If you’ve ever wondered what Rachel Maddow, Jimmy Buffett, and dozens of Berkshire and New York City art collectors have in common, here’s the answer: the paintings of Maggie Mailer. One look at her dreamy, layered, abstract-meets-narrative landscapes and “mindscapes,” and you’ll understand why.
After receiving her B.A. from Columbia University in 1993, Maggie, a New York native and the daughter of author Norman Mailer and jazz singer Carol Stevens, came to Pittsfield, Massachusetts, where she opened a studio in a vacant storefront downtown. When a variety of other visual artists began to follow her lead, she formed the Storefront Artist Project, a residence program that tore down the walls between the artist and the creative process, and a key organization that helped spearhead the revival of the city. In 2009, Maggie became the first Artist in Residence at the Berkshire Museum, also in Pittsfield, and has received several arts grants and been featured in cover stories in the Boston Globe and Los Angeles Times.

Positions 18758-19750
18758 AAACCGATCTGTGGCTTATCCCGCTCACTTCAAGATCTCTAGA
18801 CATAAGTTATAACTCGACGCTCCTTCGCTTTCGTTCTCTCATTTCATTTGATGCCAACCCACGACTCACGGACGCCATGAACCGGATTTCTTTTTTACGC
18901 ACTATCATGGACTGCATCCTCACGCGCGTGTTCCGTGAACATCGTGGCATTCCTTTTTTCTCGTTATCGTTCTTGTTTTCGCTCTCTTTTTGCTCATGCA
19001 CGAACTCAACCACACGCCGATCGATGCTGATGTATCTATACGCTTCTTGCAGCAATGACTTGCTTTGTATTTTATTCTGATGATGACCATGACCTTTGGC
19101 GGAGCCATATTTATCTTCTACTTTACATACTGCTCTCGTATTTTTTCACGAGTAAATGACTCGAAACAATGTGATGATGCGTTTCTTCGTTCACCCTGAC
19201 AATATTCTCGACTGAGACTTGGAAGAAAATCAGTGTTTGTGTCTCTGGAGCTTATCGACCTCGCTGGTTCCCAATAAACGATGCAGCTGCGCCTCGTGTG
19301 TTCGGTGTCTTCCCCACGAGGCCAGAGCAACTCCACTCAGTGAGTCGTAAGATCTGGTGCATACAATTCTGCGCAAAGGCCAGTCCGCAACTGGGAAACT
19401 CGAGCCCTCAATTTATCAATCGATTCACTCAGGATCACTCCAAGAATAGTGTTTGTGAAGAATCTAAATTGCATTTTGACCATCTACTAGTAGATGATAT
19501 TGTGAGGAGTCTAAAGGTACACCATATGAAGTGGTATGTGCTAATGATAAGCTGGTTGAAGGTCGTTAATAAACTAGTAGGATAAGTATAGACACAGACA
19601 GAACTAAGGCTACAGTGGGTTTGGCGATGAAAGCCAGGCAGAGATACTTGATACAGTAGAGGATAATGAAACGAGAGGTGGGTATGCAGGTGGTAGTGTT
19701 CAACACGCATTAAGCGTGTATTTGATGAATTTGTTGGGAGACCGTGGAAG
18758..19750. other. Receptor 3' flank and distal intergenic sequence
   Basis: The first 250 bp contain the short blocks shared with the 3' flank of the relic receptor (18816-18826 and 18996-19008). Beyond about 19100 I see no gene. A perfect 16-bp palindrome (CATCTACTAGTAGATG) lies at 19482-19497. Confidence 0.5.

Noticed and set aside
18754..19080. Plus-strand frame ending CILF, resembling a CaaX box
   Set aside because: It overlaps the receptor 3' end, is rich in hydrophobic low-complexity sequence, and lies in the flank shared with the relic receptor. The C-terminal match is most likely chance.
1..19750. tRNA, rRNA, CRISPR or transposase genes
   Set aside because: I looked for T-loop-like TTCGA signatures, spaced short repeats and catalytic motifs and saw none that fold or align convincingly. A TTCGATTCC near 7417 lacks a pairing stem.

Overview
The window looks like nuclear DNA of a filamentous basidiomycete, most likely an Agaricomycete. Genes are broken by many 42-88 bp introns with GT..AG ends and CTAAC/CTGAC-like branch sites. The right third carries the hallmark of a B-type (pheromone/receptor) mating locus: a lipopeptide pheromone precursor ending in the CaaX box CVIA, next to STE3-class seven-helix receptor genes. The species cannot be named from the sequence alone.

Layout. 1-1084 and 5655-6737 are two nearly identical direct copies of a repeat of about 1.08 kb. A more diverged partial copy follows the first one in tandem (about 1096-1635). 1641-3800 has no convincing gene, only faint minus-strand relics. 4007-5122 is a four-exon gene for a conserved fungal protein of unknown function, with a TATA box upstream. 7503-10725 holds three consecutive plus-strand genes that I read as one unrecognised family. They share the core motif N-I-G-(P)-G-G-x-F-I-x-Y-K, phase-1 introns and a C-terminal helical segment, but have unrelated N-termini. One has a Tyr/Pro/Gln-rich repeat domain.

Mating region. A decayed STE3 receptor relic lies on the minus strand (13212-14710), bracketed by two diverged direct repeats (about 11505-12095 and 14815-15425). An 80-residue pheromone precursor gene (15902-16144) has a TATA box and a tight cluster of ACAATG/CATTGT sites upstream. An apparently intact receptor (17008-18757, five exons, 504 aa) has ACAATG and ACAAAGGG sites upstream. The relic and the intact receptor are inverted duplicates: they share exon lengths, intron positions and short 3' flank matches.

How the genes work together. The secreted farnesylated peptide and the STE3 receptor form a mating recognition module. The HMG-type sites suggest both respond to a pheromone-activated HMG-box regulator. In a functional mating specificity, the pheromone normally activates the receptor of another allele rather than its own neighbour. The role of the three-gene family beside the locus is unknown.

Maggie has created art for both national and international exhibitions, and on private commission. While many of her collections are centered around a theme, the common thread is her creative splicing of ideas from fables, Mayan cosmology, Renaissance printing techniques, astronomy, and garden architecture, which coalesce into stunning images where space and time intersect, enfold each other, and ultimately conceive their own, entirely new form. With their soft-focus quality and mix of form and color, Maggie’s art is everything we could want on our walls.
Maggie’s paintings are on exhibit now at the Barn Gallery at Stonover Farm in Lenox, Massachusetts. The show will be up through Labor Day, so don’t miss out.